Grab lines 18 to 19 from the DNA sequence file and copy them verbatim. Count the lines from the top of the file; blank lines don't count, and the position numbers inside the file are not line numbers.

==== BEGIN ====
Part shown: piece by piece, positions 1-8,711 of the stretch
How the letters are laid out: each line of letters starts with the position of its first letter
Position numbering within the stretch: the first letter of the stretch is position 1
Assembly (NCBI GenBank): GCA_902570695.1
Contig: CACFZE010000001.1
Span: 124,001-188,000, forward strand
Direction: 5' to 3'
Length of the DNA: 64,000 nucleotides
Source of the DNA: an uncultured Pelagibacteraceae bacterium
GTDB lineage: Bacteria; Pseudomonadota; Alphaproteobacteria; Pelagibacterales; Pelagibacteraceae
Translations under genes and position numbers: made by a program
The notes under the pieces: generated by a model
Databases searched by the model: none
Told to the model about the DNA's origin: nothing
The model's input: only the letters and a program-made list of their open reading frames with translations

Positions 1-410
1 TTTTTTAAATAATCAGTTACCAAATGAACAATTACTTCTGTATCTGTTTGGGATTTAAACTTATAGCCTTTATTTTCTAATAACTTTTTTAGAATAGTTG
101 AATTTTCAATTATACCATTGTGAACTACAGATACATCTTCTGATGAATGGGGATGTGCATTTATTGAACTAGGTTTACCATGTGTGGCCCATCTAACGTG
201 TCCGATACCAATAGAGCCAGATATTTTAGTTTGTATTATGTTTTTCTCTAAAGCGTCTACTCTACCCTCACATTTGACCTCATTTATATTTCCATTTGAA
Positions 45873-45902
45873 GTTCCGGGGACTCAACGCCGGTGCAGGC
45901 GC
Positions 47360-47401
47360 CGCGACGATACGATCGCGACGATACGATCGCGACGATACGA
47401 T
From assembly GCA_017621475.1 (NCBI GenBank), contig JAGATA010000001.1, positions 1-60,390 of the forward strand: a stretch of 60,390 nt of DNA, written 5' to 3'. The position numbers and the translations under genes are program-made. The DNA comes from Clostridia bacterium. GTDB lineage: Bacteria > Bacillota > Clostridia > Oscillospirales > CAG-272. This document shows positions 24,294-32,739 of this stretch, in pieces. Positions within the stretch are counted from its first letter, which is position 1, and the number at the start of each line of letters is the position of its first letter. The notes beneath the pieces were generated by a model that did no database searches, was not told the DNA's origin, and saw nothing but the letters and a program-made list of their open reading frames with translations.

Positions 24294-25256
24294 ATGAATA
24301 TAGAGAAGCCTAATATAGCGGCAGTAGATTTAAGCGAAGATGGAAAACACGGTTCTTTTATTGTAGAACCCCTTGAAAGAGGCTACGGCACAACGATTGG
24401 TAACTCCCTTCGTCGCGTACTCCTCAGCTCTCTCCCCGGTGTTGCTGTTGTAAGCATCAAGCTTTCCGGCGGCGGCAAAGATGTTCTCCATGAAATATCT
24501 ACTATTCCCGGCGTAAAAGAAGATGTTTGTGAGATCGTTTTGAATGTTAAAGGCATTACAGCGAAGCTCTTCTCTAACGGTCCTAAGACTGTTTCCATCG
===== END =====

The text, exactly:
101 AATTTTCAATTATACCATTGTGAACTACAGATACATCTTCTGATGAATGGGGATGTGCATTTATTGAACTAGGTTTACCATGTGTGGCCCATCTAACGTG
201 TCCGATACCAATAGAGCCAGATATTTTAGTTTGTATTATGTTTTTCTCTAAAGCGTCTACTCTACCCTCACATTTGACCTCATTTATATTTCCATTTGAA